The thunderous C major chords that bring Beethoven’s Fifth Symphony to a close are often cited as the greatest ending in music, and Molly Bloom’s “yes I will Yes” is similarly seen as the ultimate conclusion to a work of literature. When it comes to film, it is safe to say that London Town’s finale is not the best in the cinematic field. In fact, consistent with most of what has gone before, it’s a right old dog’s dinner. Where to start?
It begins with Cockneys –because, after all, the show is all about London Town, so that makes sense. Loads of Cockneys are shown having a good old Cockney time at a Cockney fair. On come Sid Field and Kay Kendall dressed as, respectively, a Pearly King and Queen. They proceed to do one of those sauntering dances with thumbs tucked under armpits for which Cockneys are so celebrated. This manoeuvre is designed to introduce the audience to something called The ’Ampstead Way. This is a song with associated dance steps and is a cut-price collision between The Lambeth Walk and Let’s All Go Down the Strand, dubiously hymning the romantic charms of Hampstead. Some high-stepping Cockney choreography breaks out, and then Kay Kendall launches into My Old Man (Said Follow the Van) followed by a toothless old boy singing Give Me an Old-Fashioned Pub. Then comes the inevitable rendition of Any Old Iron, which is made singularly more life-affirming by the third and final appearance of Tessie O’Shea (who, we may recall, was last seen plummeting head-first into a boating lake a few scenes before). Tessie makes much of pronouncing the lyrics as “HHany HHold Irunnn!” whilst continually ramming into Sid Field with her tummy. How this primeval tussle would have eventually resolved itself we will never know, as suddenly the scene changes to a gala event, where Sid and Kay have exchanged their pearly costumes for evening dress. For some reason Sid pretends to be blind drunk as he descends a staircase upon which those old favourites, the bevy of beauties, have positioned themselves. This gives Sid the chance to weave his way around them and almost lose his footing before finally negotiating the bottom step. A reprise of many of the songs already featured follows, including The ’Ampstead Way, which is notable for the fact that everyone attempting to dance seems irritatingly uncertain of the moves. No matter, because then they wheel out a giant piano at which about fifteen blokes in white tie and tails are busily thumping out a tune. The curtains close, Sid and Kay come out for a cheery word to the cinema audience…and London Town is finally over.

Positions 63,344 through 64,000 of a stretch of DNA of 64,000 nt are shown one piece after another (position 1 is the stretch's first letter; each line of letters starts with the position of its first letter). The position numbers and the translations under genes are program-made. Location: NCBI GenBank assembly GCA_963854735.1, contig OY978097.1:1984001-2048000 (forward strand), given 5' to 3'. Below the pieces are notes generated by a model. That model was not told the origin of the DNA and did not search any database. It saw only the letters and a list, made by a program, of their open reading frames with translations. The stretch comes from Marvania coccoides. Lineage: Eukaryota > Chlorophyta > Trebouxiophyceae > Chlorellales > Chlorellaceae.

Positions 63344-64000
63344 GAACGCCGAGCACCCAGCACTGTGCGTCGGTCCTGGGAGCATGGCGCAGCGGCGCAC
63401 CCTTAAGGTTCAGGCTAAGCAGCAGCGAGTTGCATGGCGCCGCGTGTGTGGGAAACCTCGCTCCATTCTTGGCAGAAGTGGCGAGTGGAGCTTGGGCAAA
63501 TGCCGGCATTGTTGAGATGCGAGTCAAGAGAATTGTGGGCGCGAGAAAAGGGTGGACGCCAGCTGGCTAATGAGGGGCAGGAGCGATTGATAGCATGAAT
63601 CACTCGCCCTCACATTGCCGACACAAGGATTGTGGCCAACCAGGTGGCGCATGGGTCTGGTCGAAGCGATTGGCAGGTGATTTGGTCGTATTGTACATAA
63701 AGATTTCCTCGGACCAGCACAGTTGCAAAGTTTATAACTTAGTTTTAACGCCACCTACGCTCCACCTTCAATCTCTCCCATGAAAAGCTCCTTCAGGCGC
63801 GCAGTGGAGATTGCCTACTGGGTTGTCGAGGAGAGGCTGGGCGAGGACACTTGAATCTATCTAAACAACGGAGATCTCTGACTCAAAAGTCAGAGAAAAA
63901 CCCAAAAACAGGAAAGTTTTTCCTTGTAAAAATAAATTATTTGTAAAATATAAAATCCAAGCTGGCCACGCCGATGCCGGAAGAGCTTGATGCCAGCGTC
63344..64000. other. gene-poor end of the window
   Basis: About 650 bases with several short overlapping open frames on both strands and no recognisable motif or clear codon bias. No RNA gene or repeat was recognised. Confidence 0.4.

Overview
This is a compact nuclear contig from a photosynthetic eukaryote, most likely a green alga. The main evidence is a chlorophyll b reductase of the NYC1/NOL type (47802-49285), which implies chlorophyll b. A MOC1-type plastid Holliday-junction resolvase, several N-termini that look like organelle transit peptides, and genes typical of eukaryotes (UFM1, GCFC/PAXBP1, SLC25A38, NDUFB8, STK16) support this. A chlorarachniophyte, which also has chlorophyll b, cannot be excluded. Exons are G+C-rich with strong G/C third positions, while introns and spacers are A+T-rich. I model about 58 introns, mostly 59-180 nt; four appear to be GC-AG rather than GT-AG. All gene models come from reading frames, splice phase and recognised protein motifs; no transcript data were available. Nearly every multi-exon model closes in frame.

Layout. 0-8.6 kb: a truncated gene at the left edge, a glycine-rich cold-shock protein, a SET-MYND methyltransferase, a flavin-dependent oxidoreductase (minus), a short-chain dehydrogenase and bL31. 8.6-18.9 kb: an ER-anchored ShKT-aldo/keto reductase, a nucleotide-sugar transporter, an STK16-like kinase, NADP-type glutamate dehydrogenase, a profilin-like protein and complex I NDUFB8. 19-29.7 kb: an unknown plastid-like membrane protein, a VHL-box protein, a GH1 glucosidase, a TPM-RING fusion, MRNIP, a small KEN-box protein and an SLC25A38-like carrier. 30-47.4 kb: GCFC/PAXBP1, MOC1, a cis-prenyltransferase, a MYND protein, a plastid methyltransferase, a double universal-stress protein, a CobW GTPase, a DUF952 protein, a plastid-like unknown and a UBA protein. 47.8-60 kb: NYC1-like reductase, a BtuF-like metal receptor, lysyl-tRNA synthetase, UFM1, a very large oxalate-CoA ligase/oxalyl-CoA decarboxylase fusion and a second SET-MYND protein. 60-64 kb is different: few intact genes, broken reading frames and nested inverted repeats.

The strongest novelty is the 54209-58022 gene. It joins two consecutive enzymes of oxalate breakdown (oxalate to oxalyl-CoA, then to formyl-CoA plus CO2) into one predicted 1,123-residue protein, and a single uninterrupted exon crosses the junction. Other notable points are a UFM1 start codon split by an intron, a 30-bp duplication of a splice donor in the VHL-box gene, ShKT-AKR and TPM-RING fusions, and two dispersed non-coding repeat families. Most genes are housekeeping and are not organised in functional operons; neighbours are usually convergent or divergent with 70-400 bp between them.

After Sid Field died a benefit concert was given for his family at the London Palladium. It is a measure of the esteem in which he was held that forty stars of stage and screen took part including Danny Kaye, Laurence Olivier, Douglas Fairbanks, Orson Welles, Arthur Askey, Ted Ray, Judy Garland and Vivien Leigh. Bob Hope claimed that Field “was probably the best comedian of them all,” whilst Olivier said, “Of all people I have ever watched with the greatest delight [….] was Sid Field [sic]… I still borrow from him, freely and unashamedly.”
It remains a pity that, unlike in the case of Field’s great hero Chaplin, there isn’t a more substantial archive of work to show why this comedian who died so long ago was eulogised by those who saw him. London Town, the film that was meant to do wonders for Field’s standing and that of British musical cinema, remains —as the critics have described it— “an awkward cinematic experience,” as well as one which “completely underwhelmed critics and audiences.” True enough, but it can also be argued that it remains awfully fascinating because it is so fascinatingly awful.--Mark Jones